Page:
To date, gaming monitors have rarely (if ever) presented such a large rendering surface to the graphics driver. In fact, 2560x1600 monitors presented the largest contiguous block of pixels that would commonly be encountered by a gaming GPU. Every other display configuration, such as a tiled UltraHD display, or an AMD Eyefinity technology configuration, was a larger surface stitched together from many smaller surfaces. Programmatically speaking, all of these are distinct scenarios that must be accounted for with unique code.


Developing that unique code for these new 4K60 SST panels requires a close relationship with the scaler vendors driving these panels. In the case of the in-market Samsung U28D590D, the scaler vendor and AMD worked very closely with prototypical monitors to ensure that AMD Radeon™ graphics cards would be ready to support Samsung’s display when it debuted. More broadly, we are working with all top scaler vendors to ensure our Hawaiian promise that AMD Radeon™ graphics cards will always be the gold standard for UltraHD readiness.



While individual graphics cards like the AMD Radeon™ R9 290X have architectural optimizations to support 4K resolutions, many gamers understandably turn to multi-GPU configurations (e.g. AMD CrossFire™ technology) to squeeze the most performance out of their shiny new UltraHD setup.


In the below performance comparison (figure 3) between the AMD Radeon™ R9 295X2 and SLI GeForce GTX 780 Ti, the benefit of AMD’s robust relationships within the display industry is clear: AMD Catalyst™ is ready to support high-performance gaming experiences on 4K60 SST displays, but our competition clearly has more work to do.

Multi-GPU gaming on a 4K60 SST display is significantly faster on AMD Radeon™ products thanks to our close relationships in the display industry.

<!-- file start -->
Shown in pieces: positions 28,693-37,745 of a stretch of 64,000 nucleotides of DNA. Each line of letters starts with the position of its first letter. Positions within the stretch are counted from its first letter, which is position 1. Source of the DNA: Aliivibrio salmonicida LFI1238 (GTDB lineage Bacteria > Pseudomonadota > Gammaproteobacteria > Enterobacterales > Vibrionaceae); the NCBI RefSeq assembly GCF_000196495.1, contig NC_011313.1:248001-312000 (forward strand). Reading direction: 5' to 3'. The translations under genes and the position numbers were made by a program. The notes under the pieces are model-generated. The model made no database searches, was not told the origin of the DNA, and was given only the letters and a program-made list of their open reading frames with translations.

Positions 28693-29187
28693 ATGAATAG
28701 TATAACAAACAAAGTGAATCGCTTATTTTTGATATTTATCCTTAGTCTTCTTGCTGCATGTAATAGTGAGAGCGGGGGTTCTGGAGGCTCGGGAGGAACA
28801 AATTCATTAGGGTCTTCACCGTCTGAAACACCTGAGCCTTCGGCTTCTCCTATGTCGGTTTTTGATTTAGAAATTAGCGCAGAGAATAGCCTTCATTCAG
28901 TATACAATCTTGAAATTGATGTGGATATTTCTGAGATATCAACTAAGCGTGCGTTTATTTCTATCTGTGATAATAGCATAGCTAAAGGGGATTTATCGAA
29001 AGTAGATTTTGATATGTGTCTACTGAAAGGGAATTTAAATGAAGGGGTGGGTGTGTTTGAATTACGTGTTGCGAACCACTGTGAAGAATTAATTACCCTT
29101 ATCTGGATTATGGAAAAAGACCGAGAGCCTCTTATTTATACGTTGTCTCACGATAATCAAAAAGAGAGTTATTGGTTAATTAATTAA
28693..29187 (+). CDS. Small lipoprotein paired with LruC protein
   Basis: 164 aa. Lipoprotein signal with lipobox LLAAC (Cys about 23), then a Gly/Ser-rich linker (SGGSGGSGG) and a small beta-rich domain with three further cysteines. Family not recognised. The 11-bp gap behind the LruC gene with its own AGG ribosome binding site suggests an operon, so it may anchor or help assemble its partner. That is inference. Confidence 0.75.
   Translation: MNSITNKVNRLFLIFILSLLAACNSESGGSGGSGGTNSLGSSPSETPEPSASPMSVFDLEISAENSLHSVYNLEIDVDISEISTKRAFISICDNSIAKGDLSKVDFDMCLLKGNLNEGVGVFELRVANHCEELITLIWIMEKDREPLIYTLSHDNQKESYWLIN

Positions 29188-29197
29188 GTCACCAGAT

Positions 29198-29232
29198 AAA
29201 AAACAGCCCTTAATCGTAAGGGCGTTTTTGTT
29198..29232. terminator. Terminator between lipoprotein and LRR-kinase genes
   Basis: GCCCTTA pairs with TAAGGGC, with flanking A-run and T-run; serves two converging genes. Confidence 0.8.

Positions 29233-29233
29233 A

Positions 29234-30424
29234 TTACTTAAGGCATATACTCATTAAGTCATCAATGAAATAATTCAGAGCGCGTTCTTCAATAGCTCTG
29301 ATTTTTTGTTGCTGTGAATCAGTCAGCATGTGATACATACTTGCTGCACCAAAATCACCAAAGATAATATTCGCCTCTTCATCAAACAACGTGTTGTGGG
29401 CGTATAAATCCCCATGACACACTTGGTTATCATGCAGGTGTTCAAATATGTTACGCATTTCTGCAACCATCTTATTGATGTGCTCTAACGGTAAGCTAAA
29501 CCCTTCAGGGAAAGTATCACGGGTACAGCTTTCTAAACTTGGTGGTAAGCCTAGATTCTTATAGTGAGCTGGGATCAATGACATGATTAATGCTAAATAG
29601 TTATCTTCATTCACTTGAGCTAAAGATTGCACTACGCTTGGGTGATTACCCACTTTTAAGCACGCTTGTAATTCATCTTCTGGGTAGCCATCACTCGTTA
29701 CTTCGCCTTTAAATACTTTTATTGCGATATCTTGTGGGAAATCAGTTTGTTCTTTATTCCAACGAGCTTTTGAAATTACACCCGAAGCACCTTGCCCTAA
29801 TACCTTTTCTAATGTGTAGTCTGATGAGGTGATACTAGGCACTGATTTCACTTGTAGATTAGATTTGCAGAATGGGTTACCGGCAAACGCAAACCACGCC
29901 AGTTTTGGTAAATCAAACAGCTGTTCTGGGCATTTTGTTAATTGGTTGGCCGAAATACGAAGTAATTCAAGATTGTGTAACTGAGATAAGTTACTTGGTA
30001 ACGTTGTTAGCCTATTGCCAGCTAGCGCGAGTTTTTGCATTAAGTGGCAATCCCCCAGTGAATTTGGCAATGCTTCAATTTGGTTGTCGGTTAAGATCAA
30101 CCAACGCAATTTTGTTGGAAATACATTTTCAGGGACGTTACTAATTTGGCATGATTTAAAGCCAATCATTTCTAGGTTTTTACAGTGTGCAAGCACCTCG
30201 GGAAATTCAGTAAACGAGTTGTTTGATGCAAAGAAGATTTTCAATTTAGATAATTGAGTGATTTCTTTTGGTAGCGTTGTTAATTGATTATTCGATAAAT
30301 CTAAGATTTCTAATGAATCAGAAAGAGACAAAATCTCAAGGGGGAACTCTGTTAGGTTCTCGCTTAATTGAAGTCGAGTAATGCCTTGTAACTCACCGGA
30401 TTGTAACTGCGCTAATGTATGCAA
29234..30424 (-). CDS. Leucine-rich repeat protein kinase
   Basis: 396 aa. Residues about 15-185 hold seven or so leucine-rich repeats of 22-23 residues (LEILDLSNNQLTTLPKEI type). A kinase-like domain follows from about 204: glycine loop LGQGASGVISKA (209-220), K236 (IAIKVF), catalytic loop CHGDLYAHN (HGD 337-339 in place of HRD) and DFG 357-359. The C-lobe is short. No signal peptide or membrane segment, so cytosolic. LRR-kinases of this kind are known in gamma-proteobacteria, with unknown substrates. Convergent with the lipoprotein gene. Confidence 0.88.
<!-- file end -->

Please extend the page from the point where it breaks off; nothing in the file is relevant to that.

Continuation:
With a rich history of pioneering new and exciting ways to game on large or multiple displays, we have spent months leveraging that expertise with a number of innovations that have established us as the undisputed leader in UltraHD gaming:


And now we are first to market with fully-functional, day-one support for the latest and greatest UltraHD panels with 60 Hz SST scalers. If nothing else, this represents our commitment to serve you – our  loyal and enthusiastic customers – with healthy engineering efforts to comprehensively support state-of-the-art gaming experiences.


(We’re gamers too. My cubicle neighbor would revolt if it didn’t work right. Frag on!)


Robert Hallock does Technical Communications for Desktop Graphics at AMD. His postings are his own opinions and may not represent AMD’s positions, strategies or opinions. Links to third party sites, and references to third party trademarks, are provided for convenience and illustrative purposes only. Unless explicitly stated, AMD is not responsible for the contents of such links, and no third party endorsement of AMD or any of its products is implied.

1. AMD Eyefinity technology supports up to six DisplayPort™ monitors on an enabled graphics card.  Supported display quantity, type and resolution vary by model and board design; confirm specifications with manufacturer before purchase.  To enable more than two displays, or multiple displays from a single output, additional hardware such as DisplayPort-ready monitors or DisplayPort 1.2 MST-enabled hubs may be required.  Maximum two active adapters supported. See for full details.



*Originally posted by Robert Hallock in AMD Gaming on May 5, 2014 3:32:23 PM